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John D'Onofrio

Grandmother embarks on a 17-day fast to bring attention to the extinction of the Southern Resident Orca of the Salish Sea

Lanni Johnson, grandmother of six, has become increasingly concerned about the fate of the Southern Resident killer whale. Over the last few years she has watched more than a dozen killer whales perish from a combination of factors, all exacerbated by unconscionable declines in Chinook salmon runs. “Witnessing an extinction event in my own backyard has caused me deep concern. …

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An Ocean Hymn: The Seductive Pleasures of Shi-Shi Beach

Some sophisticated folks that I know visit Paris every year. Some enjoy a yearly trek in Nepal. I find myself returning to a much-loved locale over and over too.  The lingua franca of my favored destination is the rhythmic unspooling of the ceaseless surf. I return to Shi-Shi Beach. How many times? I’ve lost count. Will I go again? Absolutely. …

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Field Trip: Badwater

We ride into Death Valley in late afternoon, careening down the winding road through the Panamint Range. Down again past the graceful sand dunes of Mesquite Flat, and then down even more towards Badwater, elevation: 282.2 feet below sea level, the bottom of North America. The last golden light bathes the undulating desert hills before slowly giving way to the …

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A Fiery Hike to the Valley of Fire

Just on the outskirts of Cascadia is another hiker’s haven. It is aptly named Valley of Fire because the site literally looks on fire on a hot, sunny day. It is located in Overton, Nevada, just 50 miles northeast of Las Vegas, and boasts of a range of rock formations including crimson red sandstone spires, stunning arches, and oddly-shaped boulders. …

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The Topography of Paradise: Autumn at Lake O’Hara

  I first set eyes on Lake O’Hara way back in 1991. It was the last day of July. It snowed. I was there on a whim, having heard about this beautiful place in the Canadian Rockies, travelling with some friends on an extended backpacking trip. We were looking for magic. We found it at Lake O’Hara. Since that first …

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Field Trip: Mendenhall Ice Caves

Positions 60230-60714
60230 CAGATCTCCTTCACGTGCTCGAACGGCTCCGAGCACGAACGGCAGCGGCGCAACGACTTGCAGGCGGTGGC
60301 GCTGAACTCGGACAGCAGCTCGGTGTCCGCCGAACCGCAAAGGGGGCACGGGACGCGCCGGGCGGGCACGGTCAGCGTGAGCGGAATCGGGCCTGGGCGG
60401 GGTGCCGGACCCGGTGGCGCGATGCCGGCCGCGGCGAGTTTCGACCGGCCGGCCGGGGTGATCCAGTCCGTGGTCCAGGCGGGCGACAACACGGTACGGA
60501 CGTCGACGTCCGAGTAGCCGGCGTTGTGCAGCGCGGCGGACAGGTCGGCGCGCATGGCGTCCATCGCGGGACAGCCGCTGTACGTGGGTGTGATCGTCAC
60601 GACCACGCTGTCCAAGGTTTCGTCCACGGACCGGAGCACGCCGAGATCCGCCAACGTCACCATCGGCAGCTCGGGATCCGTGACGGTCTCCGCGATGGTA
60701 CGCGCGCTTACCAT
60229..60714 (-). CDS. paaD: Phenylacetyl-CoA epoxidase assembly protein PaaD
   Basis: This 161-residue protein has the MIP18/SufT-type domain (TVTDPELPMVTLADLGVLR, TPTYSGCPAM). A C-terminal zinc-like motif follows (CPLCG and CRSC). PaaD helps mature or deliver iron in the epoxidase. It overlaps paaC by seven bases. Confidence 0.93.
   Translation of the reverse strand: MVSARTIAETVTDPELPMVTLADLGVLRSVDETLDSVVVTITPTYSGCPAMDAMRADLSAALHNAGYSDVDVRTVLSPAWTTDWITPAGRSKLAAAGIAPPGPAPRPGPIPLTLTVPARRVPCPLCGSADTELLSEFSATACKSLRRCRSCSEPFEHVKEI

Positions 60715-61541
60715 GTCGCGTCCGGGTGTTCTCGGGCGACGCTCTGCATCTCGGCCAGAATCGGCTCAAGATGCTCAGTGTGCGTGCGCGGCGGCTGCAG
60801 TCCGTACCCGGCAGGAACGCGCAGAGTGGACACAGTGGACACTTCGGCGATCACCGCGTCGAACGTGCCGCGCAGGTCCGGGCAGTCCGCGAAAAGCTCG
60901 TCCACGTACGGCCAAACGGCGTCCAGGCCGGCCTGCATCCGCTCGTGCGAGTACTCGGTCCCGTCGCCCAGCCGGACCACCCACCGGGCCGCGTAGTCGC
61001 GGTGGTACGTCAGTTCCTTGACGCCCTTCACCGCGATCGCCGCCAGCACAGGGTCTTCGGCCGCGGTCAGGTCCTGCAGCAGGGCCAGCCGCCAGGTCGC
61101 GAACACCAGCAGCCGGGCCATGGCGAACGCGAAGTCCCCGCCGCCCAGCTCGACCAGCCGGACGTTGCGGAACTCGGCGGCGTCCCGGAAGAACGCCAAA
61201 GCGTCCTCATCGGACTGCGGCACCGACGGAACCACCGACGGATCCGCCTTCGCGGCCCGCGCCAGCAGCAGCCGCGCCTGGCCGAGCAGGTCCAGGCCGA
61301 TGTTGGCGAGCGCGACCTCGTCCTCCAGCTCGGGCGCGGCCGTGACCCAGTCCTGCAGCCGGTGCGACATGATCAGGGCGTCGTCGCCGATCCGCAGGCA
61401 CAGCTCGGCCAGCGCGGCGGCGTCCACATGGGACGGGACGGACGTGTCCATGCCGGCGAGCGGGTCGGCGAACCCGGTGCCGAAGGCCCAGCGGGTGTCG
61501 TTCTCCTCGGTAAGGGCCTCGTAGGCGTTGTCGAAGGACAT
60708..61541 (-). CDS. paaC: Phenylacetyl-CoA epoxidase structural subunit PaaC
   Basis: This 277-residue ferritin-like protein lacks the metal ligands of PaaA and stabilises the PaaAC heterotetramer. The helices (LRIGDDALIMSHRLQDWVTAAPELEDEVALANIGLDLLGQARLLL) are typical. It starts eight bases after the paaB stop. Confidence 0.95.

As a boy, I was introduced to the joy of paddling canoes on a small lake in Ontario, a generally placid body of water with little cause for concern about wind and currents. I was taught that the cardinal rule of paddling is to avoid overloading the canoe. And so it was that I found myself, forty-some odd years …

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A Walk in the Park: Hidden Lake Peaks

North Cascades National Park is home to some of North America’s most awe-inspiring hiking trails. It’s truly a hiker’s park, sharing it’s most transcendent charms only with those willing to meet it on its own terms. The trail to Hidden Lake Peaks epitomizes this pay-to-play scenario, although in this case, the payment in sweat equity is moderate. In truth, you …

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Exploring hiking heaven in Macau

Macau is fast becoming a city on the radar of people in all four corners of the world. It is full of history, culture and magical scenery, which can be explored properly on one of the city’s many hiking trails that are available to adventurous types. Although Macau is one of the most densely populated cities on the planet, with …

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Dreaming in Glacier Bay

I had been thinking about Glacier Bay for a long time. I’d done my fair share of poking around on— and in— glaciers in the North Cascades, Canadian Rockies and Alaska. The sensuous forms and sculptural grace of icescapes had always captured my imagination. For me, glacial landscapes offered up a visceral sense of nature’s drama laid bare, the shifting …

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Above & Beyond: The End is Just the Beginning

The North Cascades are a hiker’s paradise. The trail system that we enjoy in these northern mountains provides access to spectacular places and ranks among the world’s supreme networks of footpaths. Two of the finest routes in the Mt. Baker area are the Ptarmigan Ridge and Yellow Aster Butte trails. Both transport boot-clad acolytes across landscapes of unforgettable grandeur. Both …

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